Arrival at Guangzhou East Railway Station
The arrival procedure at Guangzhou East Railway Station is the opposite of that at Hung Hom. You go through customs before security checks. Once through, just follow the crowds and you’re in Guangzhou. For me, I was enjoying a puff by the roadside, a mere 15 minutes after alighting.
About Guangzhou East Railway Station
While Guangzhou East Railway Station isn’t exactly located in downtown, it’s the next best thing.
The station is but a few subways stations away from various tourist hotspots of Guangzhou.
Guangzhou East Railway Station is also the northern terminus for Line 1 of Guangzhou Metro. You can easily access attractions such as Tianhe City, Yuexiu Park, and Shangxiajiu Shopping Street using this line. Being the terminus station, it also means … you are likely to get seats!
Line 3 also passes through Guangzhou East Railway Station. This is the Canton Tower access line. Please note, though, that Line 3 tends to be very, very crowded.
Last but not least, the station is surrounded by numerous shops and hotels. Staying here could be convenient for short visits. Just drop off your luggage and you’re ready to explore the city.
Luggage Tip: Don’t unpack in any way if your hotel requires a metro ride to other areas. Guangzhou has implemented airport-style baggage screening at many metro stations. They are fast moving but would be awkward if you have multiple bags.
The KTT Service and Travel Classes
There could be some confusion regarding the name of this service. Often, it is also referred to as the KTT service. On the MTR website, it’s called the MTR Intercity Through Train.
If you would refer to the MTR webpage on travel class differences, “KTT” services are those operated by Hong Kong’s MTR Corporation. They use a different double-deck train. Unlike the Guangzhou Railway operated trains, they also provide not one but two travel classes. As of late 2017, there are three KTT services each day either way of the route.
Various online reviews have highlighted that the Intercity Through Train service tends to be late. Unfortunately, this was the case for me whether to or from Guangzhou. Both rides started and ended 10 – 15 minutes late. As I was on holiday, this didn’t matter to me. However, if you have important timings to keep to, you probably should factor this into consideration.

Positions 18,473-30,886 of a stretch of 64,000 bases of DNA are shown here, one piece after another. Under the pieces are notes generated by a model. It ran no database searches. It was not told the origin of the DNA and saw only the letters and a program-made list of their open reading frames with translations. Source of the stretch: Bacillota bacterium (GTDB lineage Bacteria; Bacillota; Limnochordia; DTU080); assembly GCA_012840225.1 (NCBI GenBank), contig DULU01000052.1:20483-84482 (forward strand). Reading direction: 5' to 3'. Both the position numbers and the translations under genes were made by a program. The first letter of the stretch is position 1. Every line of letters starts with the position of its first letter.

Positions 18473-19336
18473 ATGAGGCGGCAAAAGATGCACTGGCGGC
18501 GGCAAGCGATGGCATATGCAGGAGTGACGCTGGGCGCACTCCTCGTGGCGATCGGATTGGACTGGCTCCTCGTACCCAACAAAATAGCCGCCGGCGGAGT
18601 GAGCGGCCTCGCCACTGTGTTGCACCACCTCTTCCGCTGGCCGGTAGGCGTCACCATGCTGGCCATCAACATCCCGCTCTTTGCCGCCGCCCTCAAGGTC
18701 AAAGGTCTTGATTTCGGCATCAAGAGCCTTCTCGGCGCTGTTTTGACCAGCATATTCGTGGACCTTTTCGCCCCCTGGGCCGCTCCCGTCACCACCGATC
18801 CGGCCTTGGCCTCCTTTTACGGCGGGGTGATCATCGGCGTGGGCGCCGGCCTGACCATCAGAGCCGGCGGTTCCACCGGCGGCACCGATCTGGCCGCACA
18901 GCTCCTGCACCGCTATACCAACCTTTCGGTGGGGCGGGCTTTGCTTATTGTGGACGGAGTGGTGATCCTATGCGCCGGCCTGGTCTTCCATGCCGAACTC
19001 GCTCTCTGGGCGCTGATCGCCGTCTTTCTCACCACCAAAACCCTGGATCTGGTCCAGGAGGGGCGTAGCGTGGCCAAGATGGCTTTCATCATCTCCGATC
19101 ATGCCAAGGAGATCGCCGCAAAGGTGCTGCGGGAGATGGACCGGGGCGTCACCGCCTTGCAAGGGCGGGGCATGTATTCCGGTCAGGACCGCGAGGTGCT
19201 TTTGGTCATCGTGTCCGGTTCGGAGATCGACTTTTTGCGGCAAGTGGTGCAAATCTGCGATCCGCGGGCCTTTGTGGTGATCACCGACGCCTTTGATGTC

Journey From Guangzhou to Hong Kong
The journey back to Hong Kong is pretty much the same as the journey from, but in reverse. The only thing to note is where to find the correct waiting area at Guangzhou East Railway Station.
Pros and Cons of Taking the Guangzhou–Kowloon Intercity Through Train
As mentioned, the Intercity Through Train is hardly the only land transportation route between Hong Kong and Guangzhou. Another way is to take Hong Kong’s East Rail Line to Luohu Station, then switch to a bullet train service between Shenzhen and Guangzhou South Railway Station. The bullet train part of this journey requires less than half the time required by the Intercity Through Train.
That said, there are still some advantages to using the Intercity service.
- Its streamlined online ticketing service is easy to use.
- It is more convenient and less stressful as there is no need to change trains.
- There are dedicated areas at both Hung Hom Station and Guangzhou East Railway Station, with English signs. You cannot possibly get lost.
- Guangzhou East Railway Station is closer to downtown than Guangzhou South Railway Station.
- The Intercity trains are, on the whole, modern and clean. There isn’t much scenery to appreciate during the journey, but it’s perfect for napping.
On the other hand, the cons are:
- It’s more expensive compared to other routes.
- Don’t expect Japan Rail levels of punctuality.
- You’d need to reach the station early to comfortably pass through security and customs.
- If you are accessing Hung Hom Station via the MTR Tsuen Wan Line, note that the walk between Tsim Sha Chui Station and East Tsim Sha Chui Station is substantial, even with travellators. This is not obvious on the MTR map.
© 2017 Kuan Leong Yong